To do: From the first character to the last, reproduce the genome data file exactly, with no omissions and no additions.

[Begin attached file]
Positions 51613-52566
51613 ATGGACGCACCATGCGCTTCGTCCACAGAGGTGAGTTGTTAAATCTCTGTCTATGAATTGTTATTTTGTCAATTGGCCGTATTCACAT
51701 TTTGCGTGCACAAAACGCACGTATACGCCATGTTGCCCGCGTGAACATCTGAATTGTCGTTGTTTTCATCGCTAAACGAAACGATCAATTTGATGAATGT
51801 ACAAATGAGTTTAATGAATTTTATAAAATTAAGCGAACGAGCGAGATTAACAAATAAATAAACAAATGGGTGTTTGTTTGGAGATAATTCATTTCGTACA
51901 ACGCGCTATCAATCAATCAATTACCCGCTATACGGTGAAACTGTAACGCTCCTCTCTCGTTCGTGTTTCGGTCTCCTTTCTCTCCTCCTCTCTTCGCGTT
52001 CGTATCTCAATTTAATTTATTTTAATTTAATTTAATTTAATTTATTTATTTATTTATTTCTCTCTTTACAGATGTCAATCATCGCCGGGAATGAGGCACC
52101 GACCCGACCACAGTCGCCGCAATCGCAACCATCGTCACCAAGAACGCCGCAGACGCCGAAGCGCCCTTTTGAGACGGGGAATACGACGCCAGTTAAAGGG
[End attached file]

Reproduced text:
Positions 51613-52566
51613 ATGGACGCACCATGCGCTTCGTCCACAGAGGTGAGTTGTTAAATCTCTGTCTATGAATTGTTATTTTGTCAATTGGCCGTATTCACAT
51701 TTTGCGTGCACAAAACGCACGTATACGCCATGTTGCCCGCGTGAACATCTGAATTGTCGTTGTTTTCATCGCTAAACGAAACGATCAATTTGATGAATGT
51801 ACAAATGAGTTTAATGAATTTTATAAAATTAAGCGAACGAGCGAGATTAACAAATAAATAAACAAATGGGTGTTTGTTTGGAGATAATTCATTTCGTACA
51901 ACGCGCTATCAATCAATCAATTACCCGCTATACGGTGAAACTGTAACGCTCCTCTCTCGTTCGTGTTTCGGTCTCCTTTCTCTCCTCCTCTCTTCGCGTT
52001 CGTATCTCAATTTAATTTATTTTAATTTAATTTAATTTAATTTATTTATTTATTTATTTCTCTCTTTACAGATGTCAATCATCGCCGGGAATGAGGCACC
52101 GACCCGACCACAGTCGCCGCAATCGCAACCATCGTCACCAAGAACGCCGCAGACGCCGAAGCGCCCTTTTGAGACGGGGAATACGACGCCAGTTAAAGGG